Yes, it really was very, very cold

17:00, May 31 2014
COLD ONE: Rural Waikato’s first winter frost.

Aucklanders survived their coldest start to winter on record but it's all good news for skiers, with a stellar season predicted on the slopes this year.

Metservice meteorologist Liz Walsh said Auckland experienced its coldest May temperature on Wednesday morning, when the needle hovered just above freezing at 0.9 degrees Celsius.

The last time the temperature hit the all-time low of 0.9C in May was in 1976, Walsh said.

Further south, Christchurch was having an even colder time, hitting a low for May: minus 4.7C.

But this was not the coldest May temperature for Christchurch, it got down to -5.3C 13 years ago.

Wellington was also weathering a colder start to winter than last year, with a May low of 2.6C on Friday night.


But it was well above the capital's May all-time low of 0.6C.

Walsh said the high-pressure system across the country meant clear skies, which coupled with longer nights and light winds meant frosty days.

Everything is pointing to a stellar season on the slopes this winter, with an El Nino weather pattern brewing, but snow junkies should keep their fingers crossed for a few storms carrying rain that will turn into dumpings of fresh powder, Walsh said.

Haka tours founder Ryan Sanders said his company had been running snow tours for the past seven years and bookings for his seven-day ski safaris were up 40 per cent for this time of the year.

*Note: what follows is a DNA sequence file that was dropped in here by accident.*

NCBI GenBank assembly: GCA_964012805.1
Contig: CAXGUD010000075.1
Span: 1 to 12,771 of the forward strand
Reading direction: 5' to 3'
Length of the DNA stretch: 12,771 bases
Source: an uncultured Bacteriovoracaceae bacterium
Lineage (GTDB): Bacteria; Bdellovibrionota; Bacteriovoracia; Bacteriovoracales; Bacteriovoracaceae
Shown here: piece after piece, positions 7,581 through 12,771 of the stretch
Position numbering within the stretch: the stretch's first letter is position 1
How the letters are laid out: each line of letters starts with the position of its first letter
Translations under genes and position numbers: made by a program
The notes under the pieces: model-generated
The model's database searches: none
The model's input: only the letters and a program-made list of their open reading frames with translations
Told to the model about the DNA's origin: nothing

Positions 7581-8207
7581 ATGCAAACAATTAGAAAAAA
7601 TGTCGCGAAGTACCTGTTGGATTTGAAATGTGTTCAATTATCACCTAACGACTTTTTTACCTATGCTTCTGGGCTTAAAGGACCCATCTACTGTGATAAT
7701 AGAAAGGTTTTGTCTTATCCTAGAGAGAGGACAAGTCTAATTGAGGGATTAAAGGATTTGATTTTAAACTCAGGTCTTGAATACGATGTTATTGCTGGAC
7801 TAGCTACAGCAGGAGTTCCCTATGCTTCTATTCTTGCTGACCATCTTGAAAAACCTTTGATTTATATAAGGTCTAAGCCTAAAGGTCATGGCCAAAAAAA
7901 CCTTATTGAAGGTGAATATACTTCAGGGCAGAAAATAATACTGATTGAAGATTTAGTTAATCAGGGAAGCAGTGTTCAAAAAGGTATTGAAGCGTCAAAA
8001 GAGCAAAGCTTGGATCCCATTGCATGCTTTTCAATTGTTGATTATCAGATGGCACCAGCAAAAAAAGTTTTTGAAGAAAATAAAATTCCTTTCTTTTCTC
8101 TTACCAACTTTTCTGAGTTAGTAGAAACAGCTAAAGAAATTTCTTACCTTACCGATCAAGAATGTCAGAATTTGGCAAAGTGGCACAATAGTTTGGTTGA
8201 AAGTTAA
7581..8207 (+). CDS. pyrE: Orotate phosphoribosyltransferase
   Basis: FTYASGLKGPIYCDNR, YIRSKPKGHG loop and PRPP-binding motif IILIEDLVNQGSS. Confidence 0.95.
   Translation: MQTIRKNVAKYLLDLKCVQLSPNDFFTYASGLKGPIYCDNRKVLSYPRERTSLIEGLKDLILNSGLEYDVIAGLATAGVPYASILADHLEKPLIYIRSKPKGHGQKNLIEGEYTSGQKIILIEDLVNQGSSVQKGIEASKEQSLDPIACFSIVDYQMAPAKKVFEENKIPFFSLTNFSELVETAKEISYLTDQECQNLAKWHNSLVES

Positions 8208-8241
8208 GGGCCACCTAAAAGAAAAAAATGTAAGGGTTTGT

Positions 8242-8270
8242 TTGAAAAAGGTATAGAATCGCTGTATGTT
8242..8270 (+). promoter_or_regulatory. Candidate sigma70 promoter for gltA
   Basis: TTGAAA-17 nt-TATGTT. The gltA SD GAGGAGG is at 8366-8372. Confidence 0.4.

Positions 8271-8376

The increased interest, spurred on by the early start to winter, meant the tour company was expecting to add another four tours to this season's itinerary, bring the number of seven-day trips to 20, Sanders said.

He said it was hard to predict what the snow was going to be like throughout the winter but all the indicators were pointing to a "bumper season".

Some slopes had shifted their opening dates forward this year to account for the early snow, he said.

Mt Hutt in Canterbury will be the first ski resort to open next Saturday, followed by Cardrona in Queenstown on June 20 and both sides of Mt Ruapehu in the central North Island on June 28.

Visit Ruapehu general manager Mike Smith said although there had been an early cold snap it was hard to say whether the ski-friendly weather would continue.

"Snow in May will never stay."

Smith said it was difficult to shift the opening dates forward based on an unexpected cold snap as the weather was unpredictable and the mountain brought in an additional 700-800 staff for the season.

"It's early days but it feels like it's going to be a pretty good season."

Meanwhile, the rest of the weekend would be a "tale of two islands", Walsh said. Conditions would be fine and frosty in the South Island but a low pressure system would bring rain and warmth to the east and northeast of the North Island including Bay of Plenty and Auckland.

Sunday Star Times